In 2020, more than half of Massachusetts voters rejected ranked choice voting, a system in which voters rank candidates in their order of preference rather than choosing just one.
Proponents say this is a fairer way to vote because it better reflects the majority’s will. Recently, New York City used ranked voting to choose its mayor. The practice is also popular in Canada and the U.K. Ismar Volić, professor of mathematics at Wellesley, says ranked voting could make the American political system more equitable by encouraging participation among underrepresented groups and electing candidates more in line with Americans’ values. In Massachusetts, he adds, it failed not because of a major groundswell against it, but because voters didn’t understand what it was.
“The way we vote in the U.S. is terrible,” Volić says. “Ranked choice is objectively and mathematically a better way of doing voting. In Massachusetts, it was really telling that there was no campaign against it. The resistance had to do with a lack of education.”
In recent years, Volić has also noticed an increase in mathematics being misused for political gain. For example, politicians on both sides of the aisle all too often cite numbers meant to elicit emotional responses—from the percentage of wealth held by a fraction of our population to the amount of federal funding Planned Parenthood receives. Some are accurate, while others aren’t.
“The inability to scrutinize and distinguish between bad and good math in political contexts is detrimental to effective citizenship,” Volić wrote in Education Week in 2020. “As long as we are fooled by unsubstantiated math or perplexed by its rigor, our democracy is in peril.”
But Volić has found a way to help. In 2019, he and Wellesley College Mathematics Department Chair Stanley Chang co-founded a new institute at Wellesley—the first of its kind in the U.S.—that’s dedicated to studying, researching, and communicating the role of math in politics and the quantitative aspects of democratic processes like voting and gerrymandering.
Volić is now director of the Institute for Mathematics and Democracy in addition to his duties as a professor. He and Chang see the institute as a nexus connecting academics and researchers, politicians, activists, and educators. More than 40 faculty from around the world are affiliated with the center, and some 20 students have already been involved with its research, attesting to the growing need for this kind of interdisciplinary organization, says Volić.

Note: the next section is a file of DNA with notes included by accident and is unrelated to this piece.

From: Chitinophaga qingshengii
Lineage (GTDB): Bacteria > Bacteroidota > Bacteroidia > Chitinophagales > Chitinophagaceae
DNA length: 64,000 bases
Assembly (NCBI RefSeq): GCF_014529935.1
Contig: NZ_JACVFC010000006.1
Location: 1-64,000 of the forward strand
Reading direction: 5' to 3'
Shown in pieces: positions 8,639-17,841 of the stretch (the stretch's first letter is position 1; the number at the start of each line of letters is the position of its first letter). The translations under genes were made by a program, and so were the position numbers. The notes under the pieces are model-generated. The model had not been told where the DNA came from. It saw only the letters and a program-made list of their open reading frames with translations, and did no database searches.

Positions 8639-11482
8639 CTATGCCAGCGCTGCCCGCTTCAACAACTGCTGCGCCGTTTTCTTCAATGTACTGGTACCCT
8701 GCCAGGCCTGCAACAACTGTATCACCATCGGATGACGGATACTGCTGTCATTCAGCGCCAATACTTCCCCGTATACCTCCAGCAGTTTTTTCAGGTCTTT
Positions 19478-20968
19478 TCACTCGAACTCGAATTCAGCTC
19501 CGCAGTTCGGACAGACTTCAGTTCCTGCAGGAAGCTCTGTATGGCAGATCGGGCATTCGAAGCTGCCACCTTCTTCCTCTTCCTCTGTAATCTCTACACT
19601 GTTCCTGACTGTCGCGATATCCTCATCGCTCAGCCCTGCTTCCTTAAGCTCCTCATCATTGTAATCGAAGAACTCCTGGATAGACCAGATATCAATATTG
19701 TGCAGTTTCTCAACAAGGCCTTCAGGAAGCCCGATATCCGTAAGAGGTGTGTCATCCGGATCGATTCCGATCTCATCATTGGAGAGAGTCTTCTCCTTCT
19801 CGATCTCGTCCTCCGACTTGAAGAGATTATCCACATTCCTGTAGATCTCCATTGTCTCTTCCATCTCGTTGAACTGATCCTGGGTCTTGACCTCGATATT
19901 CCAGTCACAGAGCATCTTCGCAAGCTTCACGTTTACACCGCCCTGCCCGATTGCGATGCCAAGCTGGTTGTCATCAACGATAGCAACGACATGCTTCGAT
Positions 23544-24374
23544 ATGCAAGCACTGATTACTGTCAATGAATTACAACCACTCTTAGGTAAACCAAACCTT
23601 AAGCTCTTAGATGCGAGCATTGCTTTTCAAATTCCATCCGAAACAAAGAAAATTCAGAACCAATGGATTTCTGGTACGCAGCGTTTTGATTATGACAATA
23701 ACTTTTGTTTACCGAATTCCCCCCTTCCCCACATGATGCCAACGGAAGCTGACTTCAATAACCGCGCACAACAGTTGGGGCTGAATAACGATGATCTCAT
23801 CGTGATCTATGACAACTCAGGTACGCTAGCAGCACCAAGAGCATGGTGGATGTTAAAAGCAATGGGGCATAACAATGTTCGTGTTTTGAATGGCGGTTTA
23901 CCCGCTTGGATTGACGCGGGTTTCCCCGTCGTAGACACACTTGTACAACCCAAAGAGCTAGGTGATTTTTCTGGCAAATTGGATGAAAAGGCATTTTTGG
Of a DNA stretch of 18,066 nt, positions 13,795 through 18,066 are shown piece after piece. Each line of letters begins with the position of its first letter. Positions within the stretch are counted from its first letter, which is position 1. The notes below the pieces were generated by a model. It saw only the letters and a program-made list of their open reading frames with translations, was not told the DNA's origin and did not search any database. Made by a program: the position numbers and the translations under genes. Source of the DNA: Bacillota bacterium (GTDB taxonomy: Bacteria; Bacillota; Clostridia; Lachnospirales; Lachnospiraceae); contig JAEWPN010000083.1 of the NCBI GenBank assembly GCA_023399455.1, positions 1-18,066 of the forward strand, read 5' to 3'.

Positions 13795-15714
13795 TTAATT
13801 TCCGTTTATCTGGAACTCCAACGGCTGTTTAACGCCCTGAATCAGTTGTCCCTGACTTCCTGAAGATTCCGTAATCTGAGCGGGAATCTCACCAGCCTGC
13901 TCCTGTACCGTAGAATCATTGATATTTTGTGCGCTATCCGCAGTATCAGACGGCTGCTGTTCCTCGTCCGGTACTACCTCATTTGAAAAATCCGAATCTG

“We’re filling a gap with the center,” he says.
Click here to download a PDF of the graphic above on ranked voting
At the heart of the center’s mission is educating more people, and from a young age, about how critical math and data are to the democratic process. “Depending on the rule you use, you get different winners, you really do,” Chang says. “If you’re in power, you can leverage a win by having control of the voting mechanism.”
Mathematical tools can help right political wrongs and tackle social justice issues, Volić and Chang say. The current political climate powerfully illuminates how math can help.
“We’re living in a data-driven society,” says Volić. “Faced with more and more quantitative information coming at us, we have to be able to critically think about it, scrutinize it, understand where it came from, who’s giving it to us, and how it’s influencing opinions. If you want to be a participant in the political democratic process, you’re going to have to know how to grapple with this stuff.”
The idea for the institute had been a long time coming for Volić. He grew up in Bosnia in the 1980s, where he enjoyed studying math in school. His family watched the Yugoslav economy steadily decline, and then violence overtook their country. In the early 1990s, Volić came as a refugee to the U.S., where he completed high school, and then stayed for college and graduate school.
“The politics in the world and in Bosnia changed the course of my life,” Volić says. “Politics affected me in a real way. It was always present.”
As a postdoctoral student at the University of Virginia, Volić had a persistent feeling that he wanted to use math to address real-world problems. “I knew I couldn’t just close myself behind doors and prove theorems,” he says.